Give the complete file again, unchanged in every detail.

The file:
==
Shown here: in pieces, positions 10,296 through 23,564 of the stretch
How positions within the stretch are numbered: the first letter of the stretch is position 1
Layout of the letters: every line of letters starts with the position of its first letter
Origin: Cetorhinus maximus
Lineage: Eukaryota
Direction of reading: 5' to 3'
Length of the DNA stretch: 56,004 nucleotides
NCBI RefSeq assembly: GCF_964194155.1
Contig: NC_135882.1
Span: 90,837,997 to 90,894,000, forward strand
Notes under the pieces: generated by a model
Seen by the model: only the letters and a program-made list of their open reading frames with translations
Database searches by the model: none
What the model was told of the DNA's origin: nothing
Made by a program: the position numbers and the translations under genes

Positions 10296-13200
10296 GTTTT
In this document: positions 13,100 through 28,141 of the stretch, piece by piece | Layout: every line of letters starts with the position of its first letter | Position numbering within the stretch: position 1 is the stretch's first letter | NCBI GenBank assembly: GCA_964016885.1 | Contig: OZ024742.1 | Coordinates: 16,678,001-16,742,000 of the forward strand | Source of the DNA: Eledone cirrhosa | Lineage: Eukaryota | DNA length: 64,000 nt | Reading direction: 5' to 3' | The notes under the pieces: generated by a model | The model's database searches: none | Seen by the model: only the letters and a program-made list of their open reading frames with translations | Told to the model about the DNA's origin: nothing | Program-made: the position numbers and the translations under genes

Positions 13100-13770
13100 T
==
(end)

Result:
Shown here: in pieces, positions 10,296 through 23,564 of the stretch
How positions within the stretch are numbered: the first letter of the stretch is position 1
Layout of the letters: every line of letters starts with the position of its first letter
Origin: Cetorhinus maximus
Lineage: Eukaryota
Direction of reading: 5' to 3'
Length of the DNA stretch: 56,004 nucleotides
NCBI RefSeq assembly: GCF_964194155.1
Contig: NC_135882.1
Span: 90,837,997 to 90,894,000, forward strand
Notes under the pieces: generated by a model
Seen by the model: only the letters and a program-made list of their open reading frames with translations
Database searches by the model: none
What the model was told of the DNA's origin: nothing
Made by a program: the position numbers and the translations under genes

Positions 10296-13200
10296 GTTTT
In this document: positions 13,100 through 28,141 of the stretch, piece by piece | Layout: every line of letters starts with the position of its first letter | Position numbering within the stretch: position 1 is the stretch's first letter | NCBI GenBank assembly: GCA_964016885.1 | Contig: OZ024742.1 | Coordinates: 16,678,001-16,742,000 of the forward strand | Source of the DNA: Eledone cirrhosa | Lineage: Eukaryota | DNA length: 64,000 nt | Reading direction: 5' to 3' | The notes under the pieces: generated by a model | The model's database searches: none | Seen by the model: only the letters and a program-made list of their open reading frames with translations | Told to the model about the DNA's origin: nothing | Program-made: the position numbers and the translations under genes

Positions 13100-13770
13100 T